The first step in statutory interpretation is to determine whether the legislature has spoken clearly and unambiguously on the point in question. Sees v. Bank One, Indiana, N.A., 839 N.E.2d 154, 157 (Ind.2005). “When a statute is clear and unambiguous, we need not apply any rules of construction other than to require that words and phrases be taken in their plain, ordinary, and usual sense.” Id. But if a statute is susceptible to more than one interpretation, it is deemed ambiguous and thus open to judicial construction. Id. Where a statute is ambiguous, our primary goal is to determine and give effect to the intent of the legislature. Id. We find that Section 14(b) is ambiguous regarding the scope of “value.”

“To effectuate legislative intent, we read the sections of an act together in order that no part is rendered meaningless if it can be harmonized with the remainder of the statute. We also examine the statute as a whole.” City of Carmel v. Steele, 865 N.E.2d 612, 618 (Ind.2007) (internal citation omitted). As a general rule, we liberally construe the Act to effectuate its humane purposes and resolve any doubts in the application of terms in favor of the employee. Christopher R. Brown, D.D.S., Inc. v. Decatur Cnty. Mem'l Hosp., 892 N.E.2d 642, 649 (Ind.2008). When the intent of the legislature to limit the Act is “very obvious,” however, we do not extend the Act's applicability beyond its provisions:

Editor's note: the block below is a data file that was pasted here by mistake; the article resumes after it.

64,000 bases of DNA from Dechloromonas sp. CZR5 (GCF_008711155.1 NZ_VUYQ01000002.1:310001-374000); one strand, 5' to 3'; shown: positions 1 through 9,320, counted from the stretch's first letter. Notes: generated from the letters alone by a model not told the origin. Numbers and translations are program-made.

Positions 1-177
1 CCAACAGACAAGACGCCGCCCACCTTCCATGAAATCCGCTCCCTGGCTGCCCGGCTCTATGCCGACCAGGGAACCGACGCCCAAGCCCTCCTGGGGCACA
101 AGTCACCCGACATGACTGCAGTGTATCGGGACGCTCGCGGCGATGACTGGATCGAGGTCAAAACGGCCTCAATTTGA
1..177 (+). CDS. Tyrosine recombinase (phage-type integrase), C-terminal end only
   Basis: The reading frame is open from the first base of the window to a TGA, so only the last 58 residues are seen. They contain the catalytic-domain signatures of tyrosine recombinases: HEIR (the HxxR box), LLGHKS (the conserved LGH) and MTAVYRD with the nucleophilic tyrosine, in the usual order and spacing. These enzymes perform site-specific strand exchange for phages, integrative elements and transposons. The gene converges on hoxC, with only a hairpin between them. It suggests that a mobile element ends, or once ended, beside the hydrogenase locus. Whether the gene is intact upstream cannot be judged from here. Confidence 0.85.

The [Act] is a humane enactment